Survival of the fittest?

SnakI Survived the Great Vowel Shift

Bliv bruger af LibraryThing, hvis du vil skrive et indlæg

Survival of the fittest?

Dette emne er markeret som "i hvile"—det seneste indlæg er mere end 90 dage gammel. Du kan vække emnet til live ved at poste et indlæg.

1ed.pendragon
sep 16, 2010, 3:31pm

Can I post a contentious question? (No, that's not it.) Should we be concerned about the viability of languages that are disappearing or are threatened by the dominance or triumphant imperialism of one of the major languages, whether Mandarin, English, Spanish or other?

I ask partly because I live in a part of Wales where Welsh remains a living language, supported by communities and by its standing in local education, but where English-speaking incomers like me must be having some effect on its status. This is a complex issue, of course, but has far-reaching cultural ramifications in a wider global context. Should minority or marginal but localised languages be actively supported by the larger community or should they be allowed to go to the wall, to the detriment of our cultural heritage?

2pinkozcat
sep 17, 2010, 2:12am

If a lauguage is still spoken and is supported by its community then I think that efforts should be made to preserve it but those who speak it need to be bilingual, also speaking one of the dominant languages.

Malta has two official languages and the Maltese people speak Maltese amongst themselves but speak English fluently.

No minority language can survive if its speakers are not able to communicate with the rest of the world. However, I don't think that people should be punished for speaking in their native tongue, as happened in Ireland a century or so ago.

This is a contentious issue here in Australia where it has been found that Aboriginal children learn better at school if they are taught in their own dialect - but there are many dialects and very few, if any, trained teachers who speak the languages.

3Petroglyph
sep 19, 2010, 5:10pm

I always thought that Payal Sampat's Our planet's languages are dying offered a concise overview of the danger that the non-top-twenty languages are in today.

Predictions are indeed dire: it is believed that about 90% of all languages still spoken today ("roughly 6000" seems like an acceptable compromise for the various estimates out there) will have died out by the year 2100. Only about 600 languages might survive.

Should we be concerned for the loss of language diversity? I say yes, because it's an unprecedented loss of languages. On the other hand, I realise that the forces at work here (oppression, the free market, practicality, etc, etc.) are too strong to counter. Language loss, especially at this scale, is a giant pity, but I don't think there's much to be done about it.

4Mr.Durick
sep 19, 2010, 9:10pm

What are the negative consequences of our losing those languages?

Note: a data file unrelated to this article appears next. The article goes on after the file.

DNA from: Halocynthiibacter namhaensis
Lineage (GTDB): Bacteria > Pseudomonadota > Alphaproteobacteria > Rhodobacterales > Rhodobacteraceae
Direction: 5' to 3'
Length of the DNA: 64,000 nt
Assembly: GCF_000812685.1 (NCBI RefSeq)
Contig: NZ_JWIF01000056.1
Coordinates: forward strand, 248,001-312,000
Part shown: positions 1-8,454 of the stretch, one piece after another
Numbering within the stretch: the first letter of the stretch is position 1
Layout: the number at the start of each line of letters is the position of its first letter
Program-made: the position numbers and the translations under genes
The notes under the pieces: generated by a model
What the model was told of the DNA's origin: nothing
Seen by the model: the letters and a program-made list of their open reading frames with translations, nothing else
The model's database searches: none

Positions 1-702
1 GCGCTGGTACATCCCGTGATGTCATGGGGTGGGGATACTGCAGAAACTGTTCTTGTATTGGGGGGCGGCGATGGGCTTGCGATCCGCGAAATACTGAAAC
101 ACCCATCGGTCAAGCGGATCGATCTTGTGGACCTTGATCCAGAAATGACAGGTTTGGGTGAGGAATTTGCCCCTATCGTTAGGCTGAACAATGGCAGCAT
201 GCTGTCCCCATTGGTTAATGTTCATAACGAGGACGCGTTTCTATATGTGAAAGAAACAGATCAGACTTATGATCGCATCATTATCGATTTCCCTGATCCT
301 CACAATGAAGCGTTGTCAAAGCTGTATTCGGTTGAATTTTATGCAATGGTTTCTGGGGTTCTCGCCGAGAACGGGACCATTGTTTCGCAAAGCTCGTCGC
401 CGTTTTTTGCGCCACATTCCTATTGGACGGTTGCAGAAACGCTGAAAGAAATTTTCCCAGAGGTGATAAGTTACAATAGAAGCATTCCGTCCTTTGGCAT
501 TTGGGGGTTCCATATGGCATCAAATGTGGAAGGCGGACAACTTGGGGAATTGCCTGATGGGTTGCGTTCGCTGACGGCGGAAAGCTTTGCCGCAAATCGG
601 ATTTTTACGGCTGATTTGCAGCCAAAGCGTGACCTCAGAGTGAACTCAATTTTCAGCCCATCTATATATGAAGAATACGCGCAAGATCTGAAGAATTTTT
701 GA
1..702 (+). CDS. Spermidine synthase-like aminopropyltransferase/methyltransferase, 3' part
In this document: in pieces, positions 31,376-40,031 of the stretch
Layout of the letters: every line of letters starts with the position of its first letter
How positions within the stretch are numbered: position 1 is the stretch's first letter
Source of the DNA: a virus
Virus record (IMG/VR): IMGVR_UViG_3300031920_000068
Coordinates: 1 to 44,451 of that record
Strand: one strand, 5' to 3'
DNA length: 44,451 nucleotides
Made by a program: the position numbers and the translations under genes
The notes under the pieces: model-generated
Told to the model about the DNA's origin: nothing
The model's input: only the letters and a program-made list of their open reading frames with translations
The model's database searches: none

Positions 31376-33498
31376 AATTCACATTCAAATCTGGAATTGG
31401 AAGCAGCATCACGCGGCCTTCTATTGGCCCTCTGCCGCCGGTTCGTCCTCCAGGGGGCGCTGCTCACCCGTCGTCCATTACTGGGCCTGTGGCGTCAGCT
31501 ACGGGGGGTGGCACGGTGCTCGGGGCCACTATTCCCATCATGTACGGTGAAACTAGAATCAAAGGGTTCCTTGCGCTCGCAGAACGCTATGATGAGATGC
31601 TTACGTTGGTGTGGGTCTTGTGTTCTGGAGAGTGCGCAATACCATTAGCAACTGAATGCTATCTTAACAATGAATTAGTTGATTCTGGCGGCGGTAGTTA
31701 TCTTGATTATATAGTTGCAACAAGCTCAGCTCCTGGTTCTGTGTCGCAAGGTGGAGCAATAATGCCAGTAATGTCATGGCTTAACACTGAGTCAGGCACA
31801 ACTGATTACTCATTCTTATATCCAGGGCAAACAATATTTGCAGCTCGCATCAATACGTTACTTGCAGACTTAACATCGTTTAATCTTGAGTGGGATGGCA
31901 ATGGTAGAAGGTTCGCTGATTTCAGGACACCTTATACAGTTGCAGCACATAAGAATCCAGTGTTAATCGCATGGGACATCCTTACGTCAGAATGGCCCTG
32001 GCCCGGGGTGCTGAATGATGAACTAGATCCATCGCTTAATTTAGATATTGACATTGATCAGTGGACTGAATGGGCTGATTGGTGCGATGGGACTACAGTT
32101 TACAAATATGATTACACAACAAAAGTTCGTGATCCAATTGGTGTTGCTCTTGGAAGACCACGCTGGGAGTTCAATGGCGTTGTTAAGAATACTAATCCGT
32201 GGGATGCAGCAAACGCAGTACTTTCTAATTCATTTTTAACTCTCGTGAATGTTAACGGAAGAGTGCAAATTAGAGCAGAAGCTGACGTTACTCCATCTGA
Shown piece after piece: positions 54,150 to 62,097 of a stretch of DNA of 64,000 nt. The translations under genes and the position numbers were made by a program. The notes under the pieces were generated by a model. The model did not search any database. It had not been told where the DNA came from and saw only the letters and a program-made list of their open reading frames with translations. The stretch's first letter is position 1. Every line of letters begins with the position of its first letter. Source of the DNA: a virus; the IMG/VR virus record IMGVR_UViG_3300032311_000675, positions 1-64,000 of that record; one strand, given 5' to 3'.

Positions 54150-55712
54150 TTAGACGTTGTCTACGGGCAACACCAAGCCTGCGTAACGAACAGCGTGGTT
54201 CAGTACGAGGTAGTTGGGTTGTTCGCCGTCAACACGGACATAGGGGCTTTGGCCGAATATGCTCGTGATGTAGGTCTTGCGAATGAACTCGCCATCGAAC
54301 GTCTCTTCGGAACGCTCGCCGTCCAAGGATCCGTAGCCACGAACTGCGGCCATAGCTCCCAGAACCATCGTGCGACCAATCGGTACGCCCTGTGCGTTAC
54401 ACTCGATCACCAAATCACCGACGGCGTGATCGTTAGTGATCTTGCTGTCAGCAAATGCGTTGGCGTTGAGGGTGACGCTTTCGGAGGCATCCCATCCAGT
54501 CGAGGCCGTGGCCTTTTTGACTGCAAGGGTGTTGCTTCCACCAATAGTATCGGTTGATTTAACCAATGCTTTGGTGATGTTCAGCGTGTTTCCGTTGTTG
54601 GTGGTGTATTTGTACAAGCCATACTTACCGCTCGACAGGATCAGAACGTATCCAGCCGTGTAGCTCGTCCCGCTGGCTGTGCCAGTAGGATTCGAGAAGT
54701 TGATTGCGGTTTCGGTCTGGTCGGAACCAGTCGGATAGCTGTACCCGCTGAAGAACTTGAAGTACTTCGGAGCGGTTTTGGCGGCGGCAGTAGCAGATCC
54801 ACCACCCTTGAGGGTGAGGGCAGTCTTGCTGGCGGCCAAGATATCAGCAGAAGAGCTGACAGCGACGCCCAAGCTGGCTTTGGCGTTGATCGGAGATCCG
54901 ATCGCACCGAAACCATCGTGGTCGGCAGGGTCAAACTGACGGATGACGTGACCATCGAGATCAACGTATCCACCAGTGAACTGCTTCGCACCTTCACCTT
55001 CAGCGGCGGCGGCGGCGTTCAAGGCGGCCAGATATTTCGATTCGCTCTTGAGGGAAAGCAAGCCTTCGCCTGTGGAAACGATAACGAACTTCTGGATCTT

The one that comes to my mind immediately is that we will not have them to study. And, if there is a literature in one of the disappearing languages, we will no longer have a native speaker's interpretation of that literature. Are these considerations substantial?

Are there other negative consequences?

Robert

5PaulFoley
sep 19, 2010, 10:14pm

Depends why they die, I guess. I'm not too upset over the fact that the people around me speak modern English and not Hittite or something :)

http://mises.org/daily/4687

6henkl
sep 20, 2010, 4:09am

But when they did speak Hittite you wouldn't mind.

7Petroglyph
sep 20, 2010, 3:47pm

>4 Mr.Durick:
Aside from literature (most languages do not even have a written form)
the loss of even a single language entails the loss of a wealth of songs rituals and histories -- an entire culture, so to speak. Effects on cultural identity, education and regional and national politics are profound.

Then there's the dissolution of indigenous cultures' store of knowledge about local plant and animal life -- which, especially in the Amazon area and Black Africa are relatively unmined by biology and medical science.

And of course there's the loss to linguistics. Typological studies reveal the vast diversity that exists in the phenomenon of human language, and the often alien-seeming modes of expression and intricacies of grammar and phonetics. A minority of the world's languages has been studied in enough detail to enrich our understanding of how the mind works in organising thoughts and mental constructs into language. Australian Aboriginal languages, Siberian languages and some Native American languages are often cited to illustrate the often fundamental differences with more familiar languages (European languages, Chinese, Japanese), but there are bound to be more fantastic languages out there.

Losing languages is also a severe impediment to tracing the spread of human populations and large-scale migrations, since accounts of these are based on comparing evidence from archeology, history, genetics and linguistics. Charting the spread of languages is key in understanding historical migration patterns; the settlement of the Americas or the Austronesian homeland question are fine examples. While the interrelations between Indo-European languages are generally well understood, the patterns are generally less clear for any other language family out there. Each undocumented language that dies out before it has a chance to be studied means that the number of clues about linguistic kinship is greatly diminished (imagine reconstructing Indo-European without Sanskrit, or Greek).

There are a number of organisations that attempt to document languages and revive them. The most prolific one that I am aware of is Wycliffe, which study small and endangered languages in order to translate the bible into them. I'm not so sure that Wycliffe are doing an altogether laudable job -- from a linguistic point of view, that is. Nonetheless, even with their limited linguistic focus, they're doing invaluable work in preserving at least some of the diversity of human languages that we don't know about yet.

8sbuehrle
sep 21, 2010, 10:32am

Efforts to document and translate dying languages are admirable, to be sure, but I don't even consider it a stop-gap measure.